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Speaker sheds light on racial profiling

Knowing your rights when being approached by law enforcement can help prevent the wrongful accusations that lead to harassment.

J. Mark Finnegan, attorney at Herberle ‘ Finnegan, PLLC, spoke about racial profiling and knowing your rights during the Race and Justice lecture yesterday in the Union.

Finnegan, an Ohio native, specializes in federal civil rights class action cases, including cases about racial discrimination, immigration, child labor, slavery, minimum wages, pesticide poisoning and farm labor housing to name a few.

The case Finnegan spoke about the specific racial profiling case, Farm Labor Organizing Committee v. Ohio State Highway Patrol.

“I intend to show everybody here that the Ohio State Highway Patrol engaged in racial profiling,” Finnegan said during his opening. “They lied about it and they were caught lying about it, we proved they were lying, and we won the case and stopped the practice.”

The case he spoke about was when Jose Aguilar and Irma Esparza were pulled over for a burnt out break light, after which Trooper Kevin Kiefer wrongly confiscated their green cards and made them get out of the car for searching by OSHP officers and a drug dog.

The searching of Aguilar and Esparza’s vehicle included tearing off car panels, tearing seats apart and even dumping luggage contents all of the wet ground along the Ohio Turnpike, according to Finnegan.

By taking their green cards, Kiefer put Aguilar and Esparza at risk for getting a misdemeanor, if found without their cards, Finnegan said.

The OSHP’s interactions with Aguilar and Esparza’s, who spoke little English, opened up nearly 40 more cases, all very similar according to Finnegan. The cases were brought to light after posters were hung in the labor camps around Ohio, seeking migrant workers who had been stopped by the OSHP and felt they were mistreated.

Finnegan lesson on rights and the ethical legal treatment of others emphasized that the term “illegals” is incorrect because it is not illegal to be here without papers. Undocumented is the correct term for someone living and working the United States without papers. He also says that only immigration, not local police forces, is allowed to arrest them on a civil warrant.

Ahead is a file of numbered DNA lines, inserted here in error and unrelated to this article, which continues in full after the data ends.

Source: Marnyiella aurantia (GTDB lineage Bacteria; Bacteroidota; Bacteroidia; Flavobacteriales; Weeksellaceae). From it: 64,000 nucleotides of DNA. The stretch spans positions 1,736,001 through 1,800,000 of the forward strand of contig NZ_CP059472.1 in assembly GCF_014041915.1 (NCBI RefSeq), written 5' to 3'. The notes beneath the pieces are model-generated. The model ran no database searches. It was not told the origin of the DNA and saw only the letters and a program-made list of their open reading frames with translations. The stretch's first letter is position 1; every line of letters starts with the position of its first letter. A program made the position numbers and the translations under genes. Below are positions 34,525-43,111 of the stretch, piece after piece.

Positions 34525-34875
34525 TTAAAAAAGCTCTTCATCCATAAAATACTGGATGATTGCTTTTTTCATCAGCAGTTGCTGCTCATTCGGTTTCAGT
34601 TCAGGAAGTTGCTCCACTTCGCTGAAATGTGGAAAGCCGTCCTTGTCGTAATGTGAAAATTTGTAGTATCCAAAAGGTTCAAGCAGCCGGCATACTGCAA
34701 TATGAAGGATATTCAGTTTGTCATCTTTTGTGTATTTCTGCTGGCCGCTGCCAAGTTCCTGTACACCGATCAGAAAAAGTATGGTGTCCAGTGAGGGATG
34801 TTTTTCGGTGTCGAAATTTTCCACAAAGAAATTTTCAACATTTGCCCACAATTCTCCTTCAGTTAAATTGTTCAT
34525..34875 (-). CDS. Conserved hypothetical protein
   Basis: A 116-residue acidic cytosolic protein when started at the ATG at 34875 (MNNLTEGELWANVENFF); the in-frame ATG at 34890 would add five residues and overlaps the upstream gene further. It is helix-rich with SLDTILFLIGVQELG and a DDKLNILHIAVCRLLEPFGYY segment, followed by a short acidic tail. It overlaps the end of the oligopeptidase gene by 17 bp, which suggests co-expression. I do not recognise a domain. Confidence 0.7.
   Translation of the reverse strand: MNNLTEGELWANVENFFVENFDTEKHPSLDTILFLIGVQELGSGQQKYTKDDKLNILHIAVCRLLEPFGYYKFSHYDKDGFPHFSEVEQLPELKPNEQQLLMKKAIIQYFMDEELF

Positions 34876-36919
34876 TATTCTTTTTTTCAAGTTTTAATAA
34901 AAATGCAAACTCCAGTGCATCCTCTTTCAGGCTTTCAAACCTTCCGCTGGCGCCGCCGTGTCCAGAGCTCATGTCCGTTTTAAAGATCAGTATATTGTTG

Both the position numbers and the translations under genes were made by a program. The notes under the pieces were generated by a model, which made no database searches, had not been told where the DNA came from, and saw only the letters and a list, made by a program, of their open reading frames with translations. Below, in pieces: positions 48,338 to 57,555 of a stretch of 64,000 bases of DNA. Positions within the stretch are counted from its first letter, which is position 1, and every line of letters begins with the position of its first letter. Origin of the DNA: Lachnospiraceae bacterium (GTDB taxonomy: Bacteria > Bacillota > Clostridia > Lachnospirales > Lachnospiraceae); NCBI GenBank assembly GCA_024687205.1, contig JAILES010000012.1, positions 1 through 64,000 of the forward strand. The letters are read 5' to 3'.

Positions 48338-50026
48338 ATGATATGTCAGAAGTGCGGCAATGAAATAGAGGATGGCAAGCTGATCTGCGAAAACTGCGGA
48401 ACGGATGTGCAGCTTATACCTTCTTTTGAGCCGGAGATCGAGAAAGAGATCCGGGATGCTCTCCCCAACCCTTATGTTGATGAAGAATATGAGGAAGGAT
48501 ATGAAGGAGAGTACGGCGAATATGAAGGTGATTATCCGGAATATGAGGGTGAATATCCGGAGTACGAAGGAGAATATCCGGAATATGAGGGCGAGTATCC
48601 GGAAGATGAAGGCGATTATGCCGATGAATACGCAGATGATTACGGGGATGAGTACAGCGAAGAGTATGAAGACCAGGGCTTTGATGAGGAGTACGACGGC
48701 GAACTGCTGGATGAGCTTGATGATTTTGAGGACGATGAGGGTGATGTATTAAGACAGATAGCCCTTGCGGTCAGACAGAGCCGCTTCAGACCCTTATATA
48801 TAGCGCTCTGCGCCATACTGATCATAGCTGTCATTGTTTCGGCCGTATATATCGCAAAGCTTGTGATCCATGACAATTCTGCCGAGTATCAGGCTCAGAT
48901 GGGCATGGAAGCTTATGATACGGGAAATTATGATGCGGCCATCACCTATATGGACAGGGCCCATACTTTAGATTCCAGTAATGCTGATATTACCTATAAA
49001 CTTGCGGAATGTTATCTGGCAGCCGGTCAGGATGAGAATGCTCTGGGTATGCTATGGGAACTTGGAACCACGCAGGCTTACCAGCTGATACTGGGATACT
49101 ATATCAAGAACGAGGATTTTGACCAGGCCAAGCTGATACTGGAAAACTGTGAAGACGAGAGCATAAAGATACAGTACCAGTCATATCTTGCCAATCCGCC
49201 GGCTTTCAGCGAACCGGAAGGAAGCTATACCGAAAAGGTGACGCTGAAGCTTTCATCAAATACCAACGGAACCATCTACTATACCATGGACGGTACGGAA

While the OSHP is not allowed to ask questions about immigration or immigration enforcement, what they are allowed to do is engage in consensual questioning, which citizens have the right to refuse answering. This is what Kiefer claimed happened when he confiscated Aguilar and Esparza’s green cards, according to Finnegan.

Finnegan advises that being polite while denying information to officers is the best way to enforce rights.

Suspicious behavior is the other reason some OSHP officers had for pulling over Hispanics and checking their immigration status.

“It became clear what was going on was these troopers who knew nothing about immigration, did not know how to speak Spanish and were talking to motorists who did not speak English were taking a shortcut – ‘looks like a Mexican to me,'” Finnegan said.

Summer Donaldson, junior, knows about the injustice of racial profiling that goes on and the lack of action against it.

“It makes me want to speak up against a lot of the injustices that go on, on a daily basis. Because it affects such a minority group of people, those issues aren’t always brought out on a larger scale,” Donaldson said.

The fact that Finnegan, who has the knowledge of the law and is taking a stand against these issues, had a positive effect on Donaldson.

“It’s encouraging because there are people who have power, who actually are speaking up against racial profiling and are acknowledging that it is real and it is happening,” Donaldson said.

Stephanie McBee, sophomore, said the subject affects her in a big way, as a minority. Though McBee said she’s hasn’t been racially profiled by law enforcement, she knows people who have.

“I can’t really relate to it, because I haven’t been pulled over but my opinion of it is that it’s ridiculous,” McBee said of the racial profiling case Finnegan spoke of.

His lecture brought to light the changes that still need to be worked on in our society since the Civil Rights Movement, McBee said.

The department of Ethnic Studies and College of Arts and Sciences sponsored the event.

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